They closed Tabor in San Antonio on April 30th and did a talk tour in the West of the U.S. using parts of those documentaries to drum solidarity for the Zs. They opened Tabor in Juarez in Sept. 1995 to spend their remaining years accompanying the Church and people south of the border. Soon delegations from the U.S. began stopping at their Casa Tabor where in an hour or two P&B explained in detail how the U.S. rips off cheap labor and resources of Mexico. “We of the US must fight for a better deal.” We were again with our central Tabor mission: evangelize U.S. folk about imperial structures.
One year 50 delegations came to Tabor. The 2008 depression combined with extreme violence in Juarez cut off all delegations. Pope Francis’ visit an uplift. The recovery was so slow, but by 2019 39 delegations came. Then March 2020 the COVID -19 plague shut down everything. P&B had already on computers been doing their work virtually. They are part of a network picking up data and analysis of U.S. corporatocracy by trustworthy sources and helping to disseminate that far and wide.
P had a light stroke in 2018, he recovered quickly but decided at age 95 to stop celebrating Masses in public. He no longer attends the bi-weekly clergy meetings. But stays in touch with pastors nearby, especially with the priest head of a Center of Human Rights Paso del Norte. Carmelite Brother David Semmens joined Tabor in 2016 to work first as a volunteer at a refugee center in El Paso. With the advice from Jesuits he accepted a chaplaincy at the El Paso Refugee Detention Center, a big challenge now with Covid-19. With Betty’s influence Emilia Requena, a retired teacher, joined Tabor…our “deep throat” for Juarez & Mexico with the red de mujeres (network of activist women) in Juarez birthing hope.
• Sponsorship Levels:
• $1,000 – Oscar Romero Circle – Includes a full-page ad if desired
• $750 – Rutilio Grande Circle – Includes a half-page ad if desired
• $550 – Celina and Elba Ramos Circle – Includes a ¼ page ad if desired)
• Program Book Advertisement Levels:
Self-Designed Advertisement Pricing:
• $400.00 – Full Page (8.25 x 10.75, no bleeds)
• $250.00 – Half Page (7.5 x 4.75, no bleeds)
• $125.00 – 1/4 Page (3.5 x 4.75, no bleeds)
CRISPAZ-Designed Advertisement Pricing:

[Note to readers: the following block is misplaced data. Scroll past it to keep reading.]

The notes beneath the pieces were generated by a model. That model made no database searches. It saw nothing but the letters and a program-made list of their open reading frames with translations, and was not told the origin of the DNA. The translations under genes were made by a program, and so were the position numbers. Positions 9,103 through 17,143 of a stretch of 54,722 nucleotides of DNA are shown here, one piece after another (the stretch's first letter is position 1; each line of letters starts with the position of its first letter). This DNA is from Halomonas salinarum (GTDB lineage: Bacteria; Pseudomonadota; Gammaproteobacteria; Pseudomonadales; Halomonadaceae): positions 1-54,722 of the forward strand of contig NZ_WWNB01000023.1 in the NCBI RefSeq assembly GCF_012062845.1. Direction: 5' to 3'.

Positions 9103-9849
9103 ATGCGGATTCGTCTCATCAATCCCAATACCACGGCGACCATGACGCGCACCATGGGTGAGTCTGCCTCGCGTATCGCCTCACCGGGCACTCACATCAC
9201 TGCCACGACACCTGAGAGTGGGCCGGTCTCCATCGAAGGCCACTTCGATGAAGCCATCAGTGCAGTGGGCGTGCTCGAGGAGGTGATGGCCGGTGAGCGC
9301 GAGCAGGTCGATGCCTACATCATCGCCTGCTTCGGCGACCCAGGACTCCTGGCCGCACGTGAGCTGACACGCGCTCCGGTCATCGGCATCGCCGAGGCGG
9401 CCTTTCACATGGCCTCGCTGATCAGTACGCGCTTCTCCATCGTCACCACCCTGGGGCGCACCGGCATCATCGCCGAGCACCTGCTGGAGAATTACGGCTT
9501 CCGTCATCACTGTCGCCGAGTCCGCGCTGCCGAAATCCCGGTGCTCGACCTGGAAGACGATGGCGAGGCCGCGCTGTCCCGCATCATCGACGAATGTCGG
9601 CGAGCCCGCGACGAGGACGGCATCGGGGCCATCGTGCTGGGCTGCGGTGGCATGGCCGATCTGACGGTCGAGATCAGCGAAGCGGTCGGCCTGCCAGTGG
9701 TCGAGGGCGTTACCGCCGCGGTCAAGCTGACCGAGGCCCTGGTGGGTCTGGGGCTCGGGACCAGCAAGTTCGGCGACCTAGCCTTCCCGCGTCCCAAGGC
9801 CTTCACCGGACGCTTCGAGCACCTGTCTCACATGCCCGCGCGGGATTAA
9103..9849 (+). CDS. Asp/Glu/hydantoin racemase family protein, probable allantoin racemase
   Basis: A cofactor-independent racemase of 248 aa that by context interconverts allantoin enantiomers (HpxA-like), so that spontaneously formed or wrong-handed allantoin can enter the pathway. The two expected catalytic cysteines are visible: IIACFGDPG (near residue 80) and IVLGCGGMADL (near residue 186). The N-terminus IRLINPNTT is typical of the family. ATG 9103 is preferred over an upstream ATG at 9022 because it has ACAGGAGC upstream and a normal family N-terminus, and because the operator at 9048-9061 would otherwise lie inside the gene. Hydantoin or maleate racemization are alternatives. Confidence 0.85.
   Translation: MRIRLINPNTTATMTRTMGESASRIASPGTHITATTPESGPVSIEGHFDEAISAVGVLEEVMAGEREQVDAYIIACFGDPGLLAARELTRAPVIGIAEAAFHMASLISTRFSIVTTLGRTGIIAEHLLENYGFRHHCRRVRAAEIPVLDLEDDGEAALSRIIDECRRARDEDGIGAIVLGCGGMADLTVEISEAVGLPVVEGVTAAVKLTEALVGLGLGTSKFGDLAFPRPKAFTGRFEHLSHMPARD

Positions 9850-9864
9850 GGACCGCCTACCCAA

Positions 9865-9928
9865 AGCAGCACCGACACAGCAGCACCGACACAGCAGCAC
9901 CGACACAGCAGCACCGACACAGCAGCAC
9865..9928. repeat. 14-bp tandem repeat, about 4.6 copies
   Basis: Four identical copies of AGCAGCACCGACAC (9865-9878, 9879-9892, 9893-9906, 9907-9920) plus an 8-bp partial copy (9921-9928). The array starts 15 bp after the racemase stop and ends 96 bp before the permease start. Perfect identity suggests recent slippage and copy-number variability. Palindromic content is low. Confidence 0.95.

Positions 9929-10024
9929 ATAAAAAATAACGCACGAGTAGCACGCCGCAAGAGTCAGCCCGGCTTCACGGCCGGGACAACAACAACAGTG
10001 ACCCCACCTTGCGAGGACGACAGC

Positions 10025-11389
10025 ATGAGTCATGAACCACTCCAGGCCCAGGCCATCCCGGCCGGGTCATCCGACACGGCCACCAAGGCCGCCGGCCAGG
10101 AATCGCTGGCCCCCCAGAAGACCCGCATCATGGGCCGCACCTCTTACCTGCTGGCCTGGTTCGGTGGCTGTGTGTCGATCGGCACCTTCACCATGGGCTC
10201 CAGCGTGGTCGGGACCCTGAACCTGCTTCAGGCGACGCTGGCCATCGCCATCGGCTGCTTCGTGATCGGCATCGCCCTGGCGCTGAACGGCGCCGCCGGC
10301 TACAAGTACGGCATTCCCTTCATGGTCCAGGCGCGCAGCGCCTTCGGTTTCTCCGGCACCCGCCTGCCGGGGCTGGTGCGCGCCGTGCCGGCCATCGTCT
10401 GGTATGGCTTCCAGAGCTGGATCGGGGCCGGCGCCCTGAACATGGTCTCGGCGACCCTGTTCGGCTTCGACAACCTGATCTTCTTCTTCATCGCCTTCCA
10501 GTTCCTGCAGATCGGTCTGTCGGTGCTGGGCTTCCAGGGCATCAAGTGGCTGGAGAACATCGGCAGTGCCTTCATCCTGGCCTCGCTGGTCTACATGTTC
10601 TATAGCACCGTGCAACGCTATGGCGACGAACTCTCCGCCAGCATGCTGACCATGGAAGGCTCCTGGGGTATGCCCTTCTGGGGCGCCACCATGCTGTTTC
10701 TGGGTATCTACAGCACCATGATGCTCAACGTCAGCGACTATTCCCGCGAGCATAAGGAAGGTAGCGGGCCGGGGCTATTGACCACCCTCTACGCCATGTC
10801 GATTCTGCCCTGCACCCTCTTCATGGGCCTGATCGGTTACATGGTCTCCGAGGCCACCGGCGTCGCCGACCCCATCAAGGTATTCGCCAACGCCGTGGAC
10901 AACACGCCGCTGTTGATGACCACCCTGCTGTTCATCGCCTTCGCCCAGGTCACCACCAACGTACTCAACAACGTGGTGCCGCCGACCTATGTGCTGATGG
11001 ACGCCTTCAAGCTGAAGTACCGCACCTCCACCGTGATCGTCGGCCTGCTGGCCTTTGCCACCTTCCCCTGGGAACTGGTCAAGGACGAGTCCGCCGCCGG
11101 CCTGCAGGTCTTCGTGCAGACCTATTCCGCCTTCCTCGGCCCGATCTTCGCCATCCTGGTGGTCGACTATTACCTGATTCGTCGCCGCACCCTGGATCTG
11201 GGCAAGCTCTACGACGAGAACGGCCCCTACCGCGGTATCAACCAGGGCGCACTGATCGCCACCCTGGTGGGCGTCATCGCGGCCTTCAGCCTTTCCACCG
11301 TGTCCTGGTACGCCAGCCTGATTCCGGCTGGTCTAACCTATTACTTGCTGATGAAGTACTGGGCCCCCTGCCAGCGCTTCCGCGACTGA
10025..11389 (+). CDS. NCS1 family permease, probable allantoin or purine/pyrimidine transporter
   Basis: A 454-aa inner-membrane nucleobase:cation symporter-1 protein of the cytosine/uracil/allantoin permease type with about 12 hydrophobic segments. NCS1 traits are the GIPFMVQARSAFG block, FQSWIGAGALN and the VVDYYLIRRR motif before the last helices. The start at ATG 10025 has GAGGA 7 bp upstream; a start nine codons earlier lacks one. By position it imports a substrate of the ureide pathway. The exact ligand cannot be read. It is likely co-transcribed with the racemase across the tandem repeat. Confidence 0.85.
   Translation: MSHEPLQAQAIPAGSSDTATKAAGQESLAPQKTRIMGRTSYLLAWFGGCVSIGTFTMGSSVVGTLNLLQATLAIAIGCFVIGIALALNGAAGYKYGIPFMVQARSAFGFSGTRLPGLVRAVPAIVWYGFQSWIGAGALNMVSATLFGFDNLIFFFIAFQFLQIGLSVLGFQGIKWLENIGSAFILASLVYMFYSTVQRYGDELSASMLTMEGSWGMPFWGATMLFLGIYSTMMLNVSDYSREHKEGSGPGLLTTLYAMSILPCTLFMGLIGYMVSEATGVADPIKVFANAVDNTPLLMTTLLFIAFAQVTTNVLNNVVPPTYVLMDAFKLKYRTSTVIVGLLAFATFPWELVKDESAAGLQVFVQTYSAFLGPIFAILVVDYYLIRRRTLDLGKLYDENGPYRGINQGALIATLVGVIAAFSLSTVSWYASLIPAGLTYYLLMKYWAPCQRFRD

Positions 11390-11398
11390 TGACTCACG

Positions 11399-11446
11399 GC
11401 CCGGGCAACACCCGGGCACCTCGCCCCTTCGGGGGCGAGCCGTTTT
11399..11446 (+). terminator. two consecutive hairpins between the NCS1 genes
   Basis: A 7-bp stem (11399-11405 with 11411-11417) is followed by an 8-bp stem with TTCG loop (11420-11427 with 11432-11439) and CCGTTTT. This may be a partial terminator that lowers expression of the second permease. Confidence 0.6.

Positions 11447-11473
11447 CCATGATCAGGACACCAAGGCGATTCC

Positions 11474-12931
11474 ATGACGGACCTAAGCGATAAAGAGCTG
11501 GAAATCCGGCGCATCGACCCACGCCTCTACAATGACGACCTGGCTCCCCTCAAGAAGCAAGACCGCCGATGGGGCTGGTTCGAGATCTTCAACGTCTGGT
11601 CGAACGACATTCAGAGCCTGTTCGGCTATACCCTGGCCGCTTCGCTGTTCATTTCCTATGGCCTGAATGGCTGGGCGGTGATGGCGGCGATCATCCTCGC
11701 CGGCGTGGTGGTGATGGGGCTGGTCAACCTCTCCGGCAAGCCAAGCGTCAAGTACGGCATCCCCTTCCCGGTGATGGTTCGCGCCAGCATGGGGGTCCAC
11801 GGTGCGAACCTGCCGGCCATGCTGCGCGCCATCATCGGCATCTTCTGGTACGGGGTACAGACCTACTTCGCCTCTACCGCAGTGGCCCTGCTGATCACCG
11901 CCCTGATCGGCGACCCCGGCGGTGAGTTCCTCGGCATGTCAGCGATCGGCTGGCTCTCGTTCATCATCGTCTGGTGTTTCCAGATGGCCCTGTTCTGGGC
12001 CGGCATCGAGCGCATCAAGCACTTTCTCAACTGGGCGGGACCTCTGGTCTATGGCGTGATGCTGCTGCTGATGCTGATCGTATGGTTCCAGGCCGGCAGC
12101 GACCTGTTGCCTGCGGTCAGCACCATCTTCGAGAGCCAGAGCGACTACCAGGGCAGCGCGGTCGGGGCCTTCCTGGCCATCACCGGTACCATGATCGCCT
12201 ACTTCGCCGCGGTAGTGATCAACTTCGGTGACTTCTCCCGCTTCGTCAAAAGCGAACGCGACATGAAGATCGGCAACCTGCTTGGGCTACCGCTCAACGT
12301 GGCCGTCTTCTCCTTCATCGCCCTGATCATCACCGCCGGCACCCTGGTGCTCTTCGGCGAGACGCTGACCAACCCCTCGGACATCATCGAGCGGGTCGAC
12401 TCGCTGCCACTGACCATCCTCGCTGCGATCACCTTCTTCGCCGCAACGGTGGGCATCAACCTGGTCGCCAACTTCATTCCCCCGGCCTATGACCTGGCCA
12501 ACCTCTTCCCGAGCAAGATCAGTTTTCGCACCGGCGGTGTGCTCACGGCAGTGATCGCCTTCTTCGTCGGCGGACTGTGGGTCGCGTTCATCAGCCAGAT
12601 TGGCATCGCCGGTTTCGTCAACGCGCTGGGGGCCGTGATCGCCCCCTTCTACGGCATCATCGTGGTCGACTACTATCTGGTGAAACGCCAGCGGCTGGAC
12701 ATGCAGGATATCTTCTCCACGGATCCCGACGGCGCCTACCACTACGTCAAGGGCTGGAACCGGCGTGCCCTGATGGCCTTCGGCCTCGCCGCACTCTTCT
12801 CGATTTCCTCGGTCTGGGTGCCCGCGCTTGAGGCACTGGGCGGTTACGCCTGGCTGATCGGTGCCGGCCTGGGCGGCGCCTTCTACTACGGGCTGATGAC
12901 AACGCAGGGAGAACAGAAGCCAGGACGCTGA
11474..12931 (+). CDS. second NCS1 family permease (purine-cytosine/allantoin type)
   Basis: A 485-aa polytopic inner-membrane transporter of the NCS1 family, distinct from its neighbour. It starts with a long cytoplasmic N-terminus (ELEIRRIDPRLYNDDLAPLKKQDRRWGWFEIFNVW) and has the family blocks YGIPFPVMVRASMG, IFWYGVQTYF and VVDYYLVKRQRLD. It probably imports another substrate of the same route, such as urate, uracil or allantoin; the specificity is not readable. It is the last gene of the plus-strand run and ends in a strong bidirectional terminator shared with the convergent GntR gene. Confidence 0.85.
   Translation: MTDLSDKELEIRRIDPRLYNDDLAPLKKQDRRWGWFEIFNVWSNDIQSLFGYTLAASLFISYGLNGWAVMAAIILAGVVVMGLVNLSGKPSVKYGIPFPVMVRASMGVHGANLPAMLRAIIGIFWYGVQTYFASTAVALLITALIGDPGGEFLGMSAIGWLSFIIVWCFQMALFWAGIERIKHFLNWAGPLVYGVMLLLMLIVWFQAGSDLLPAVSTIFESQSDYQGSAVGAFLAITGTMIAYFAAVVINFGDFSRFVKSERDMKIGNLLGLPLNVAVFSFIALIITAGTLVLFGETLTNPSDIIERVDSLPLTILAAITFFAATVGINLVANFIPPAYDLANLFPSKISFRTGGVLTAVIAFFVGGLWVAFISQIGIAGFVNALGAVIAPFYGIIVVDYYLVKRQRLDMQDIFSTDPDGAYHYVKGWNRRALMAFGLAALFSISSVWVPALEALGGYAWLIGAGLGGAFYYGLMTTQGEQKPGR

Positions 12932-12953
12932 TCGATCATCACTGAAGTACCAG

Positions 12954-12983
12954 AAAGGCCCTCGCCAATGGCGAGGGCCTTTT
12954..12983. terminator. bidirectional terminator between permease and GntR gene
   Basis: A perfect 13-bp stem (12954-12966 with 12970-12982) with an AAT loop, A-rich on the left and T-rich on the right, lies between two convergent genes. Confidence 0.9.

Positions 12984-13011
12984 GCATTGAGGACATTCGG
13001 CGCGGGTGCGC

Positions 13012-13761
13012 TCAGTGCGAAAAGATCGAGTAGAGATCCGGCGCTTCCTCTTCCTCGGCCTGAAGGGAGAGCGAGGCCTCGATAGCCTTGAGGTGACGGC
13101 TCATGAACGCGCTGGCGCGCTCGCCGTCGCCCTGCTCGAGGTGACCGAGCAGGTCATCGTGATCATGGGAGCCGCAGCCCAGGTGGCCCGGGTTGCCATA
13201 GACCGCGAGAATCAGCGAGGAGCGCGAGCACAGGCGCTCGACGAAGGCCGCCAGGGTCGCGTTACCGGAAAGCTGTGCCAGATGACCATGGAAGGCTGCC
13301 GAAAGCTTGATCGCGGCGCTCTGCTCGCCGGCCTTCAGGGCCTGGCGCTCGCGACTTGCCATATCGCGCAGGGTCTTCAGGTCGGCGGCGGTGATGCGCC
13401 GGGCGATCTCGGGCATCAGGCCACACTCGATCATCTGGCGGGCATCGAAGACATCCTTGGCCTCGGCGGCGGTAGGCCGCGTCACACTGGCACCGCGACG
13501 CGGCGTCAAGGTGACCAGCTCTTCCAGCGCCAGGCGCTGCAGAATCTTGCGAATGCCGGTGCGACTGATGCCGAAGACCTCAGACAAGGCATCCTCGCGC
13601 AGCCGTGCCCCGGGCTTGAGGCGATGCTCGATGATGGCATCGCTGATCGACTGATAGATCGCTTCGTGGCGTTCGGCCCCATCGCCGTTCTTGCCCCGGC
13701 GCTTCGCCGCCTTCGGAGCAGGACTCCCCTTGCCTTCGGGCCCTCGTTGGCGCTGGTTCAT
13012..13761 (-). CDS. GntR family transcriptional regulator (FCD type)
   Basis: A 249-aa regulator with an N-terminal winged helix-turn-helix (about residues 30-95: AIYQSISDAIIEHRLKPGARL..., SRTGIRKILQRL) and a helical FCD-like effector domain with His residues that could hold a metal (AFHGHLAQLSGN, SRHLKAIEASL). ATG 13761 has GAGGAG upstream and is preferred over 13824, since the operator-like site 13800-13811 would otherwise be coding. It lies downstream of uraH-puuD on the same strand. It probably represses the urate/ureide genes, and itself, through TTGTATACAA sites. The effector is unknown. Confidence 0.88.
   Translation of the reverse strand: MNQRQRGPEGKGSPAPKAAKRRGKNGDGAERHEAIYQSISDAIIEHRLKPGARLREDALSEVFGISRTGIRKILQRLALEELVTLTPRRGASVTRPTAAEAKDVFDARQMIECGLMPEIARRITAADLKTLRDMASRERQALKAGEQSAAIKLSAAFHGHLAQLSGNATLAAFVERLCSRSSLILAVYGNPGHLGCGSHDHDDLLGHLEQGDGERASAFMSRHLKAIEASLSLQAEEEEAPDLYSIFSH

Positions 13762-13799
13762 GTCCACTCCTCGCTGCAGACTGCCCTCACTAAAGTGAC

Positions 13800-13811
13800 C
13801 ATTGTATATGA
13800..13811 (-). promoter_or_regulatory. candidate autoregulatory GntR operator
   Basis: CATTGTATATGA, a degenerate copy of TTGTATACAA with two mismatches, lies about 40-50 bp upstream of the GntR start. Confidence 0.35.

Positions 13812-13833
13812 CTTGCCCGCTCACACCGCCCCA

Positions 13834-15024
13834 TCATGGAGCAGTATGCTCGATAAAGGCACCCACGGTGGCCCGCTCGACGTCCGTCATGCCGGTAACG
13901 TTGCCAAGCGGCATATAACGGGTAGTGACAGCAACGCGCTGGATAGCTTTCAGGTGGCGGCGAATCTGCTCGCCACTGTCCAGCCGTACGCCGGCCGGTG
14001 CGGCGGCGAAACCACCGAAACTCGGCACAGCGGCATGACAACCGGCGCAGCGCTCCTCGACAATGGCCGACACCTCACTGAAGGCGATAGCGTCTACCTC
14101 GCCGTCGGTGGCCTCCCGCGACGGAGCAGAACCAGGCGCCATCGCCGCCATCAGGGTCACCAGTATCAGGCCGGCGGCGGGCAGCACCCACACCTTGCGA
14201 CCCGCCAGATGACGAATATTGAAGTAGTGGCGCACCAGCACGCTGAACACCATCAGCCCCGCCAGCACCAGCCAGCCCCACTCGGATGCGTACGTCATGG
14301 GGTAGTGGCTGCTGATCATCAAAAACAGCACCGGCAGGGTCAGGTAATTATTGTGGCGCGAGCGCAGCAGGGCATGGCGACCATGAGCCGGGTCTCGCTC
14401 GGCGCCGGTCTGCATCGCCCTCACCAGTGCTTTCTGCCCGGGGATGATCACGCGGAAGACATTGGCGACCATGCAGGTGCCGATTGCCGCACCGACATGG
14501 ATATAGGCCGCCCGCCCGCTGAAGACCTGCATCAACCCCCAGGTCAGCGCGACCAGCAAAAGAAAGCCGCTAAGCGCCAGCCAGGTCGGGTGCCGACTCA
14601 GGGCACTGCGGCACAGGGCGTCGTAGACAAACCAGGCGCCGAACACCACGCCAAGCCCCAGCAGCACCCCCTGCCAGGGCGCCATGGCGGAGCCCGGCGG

• $432.00 – Full Page (8.25 x 10.75, no bleeds)
• $270.00 – Half Page (7.5 x 4.75, no bleeds)
• $135.00 – 1/4 Page (3.5 x 4.75, no bleeds)
2020 Honorees event information:
About the Award
Inspired in the testimony of the Martyrs of El Salvador, the CRISPAZ Peace Award was established in 2009 to recognize individuals or organizations that embody the preferential option for the poor in their work for the promotion of peace and social justice.
CRISPAZ, the awarding organization, has for more than three decades enabled thousands of individuals, many from North America, to accompany the Salvadoran people in their ongoing struggle for peace rooted in justice and compassion
2020 Event Sponsors
Rutilio Grande Circle
Celina and Elba Ramos Circle
Previous Award Recipients
- 2019 Jean Stokan and Scott Wright long time peace activist.
- 2018 Fr. Jon Sobrino S.J. renowned Liberation Theologian and Professor since 1964 at The University of Central American in San Salvador.
- 2017 Fr. Paul Schindler Long-time missionary with Cleveland Mission Society in El Salvador
- 2016 Fr. Tom Smolich S.J. International Director of Jesuit Refugee Services
- 2015 Hospitalito The Carmelite sisters at the Divine Providence Chapel
- 2014 Asociacion ProBusqueda. Organization that investigates cases of the forced disappearances of children during El Salvador’s civil war.
- 2013 COFAMIDE The Salvadoran Committee of Relatives of Killed or Disappeared Migrants
- 2012 CoMadres Committee of Mothers and Relatives of Prisoners, the Disappeared and the Politically Assassinated of El Salvador
- 2011 The late Fr. Dean Brackley, S.J.theology professor at the UCA, and pastoral minister to the rural community of Jayaque, La Libertad
- 2010 Sr. Peggy O’Neill director of the Art Center for Peace in Suchitoto
- 2009 Centro Monseñor Romero at the University of Central America (UCA)
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CRISPAZ is a faith-based organization dedicated to building bridges of solidarity between the Church of the Poor and marginalized communities in El Salvador and communities in the US, Canada, Australia, and other countries through mutual accompaniment.
CRISPAZ was founded in 1984 and is a lay-led 501(c)(3) organization.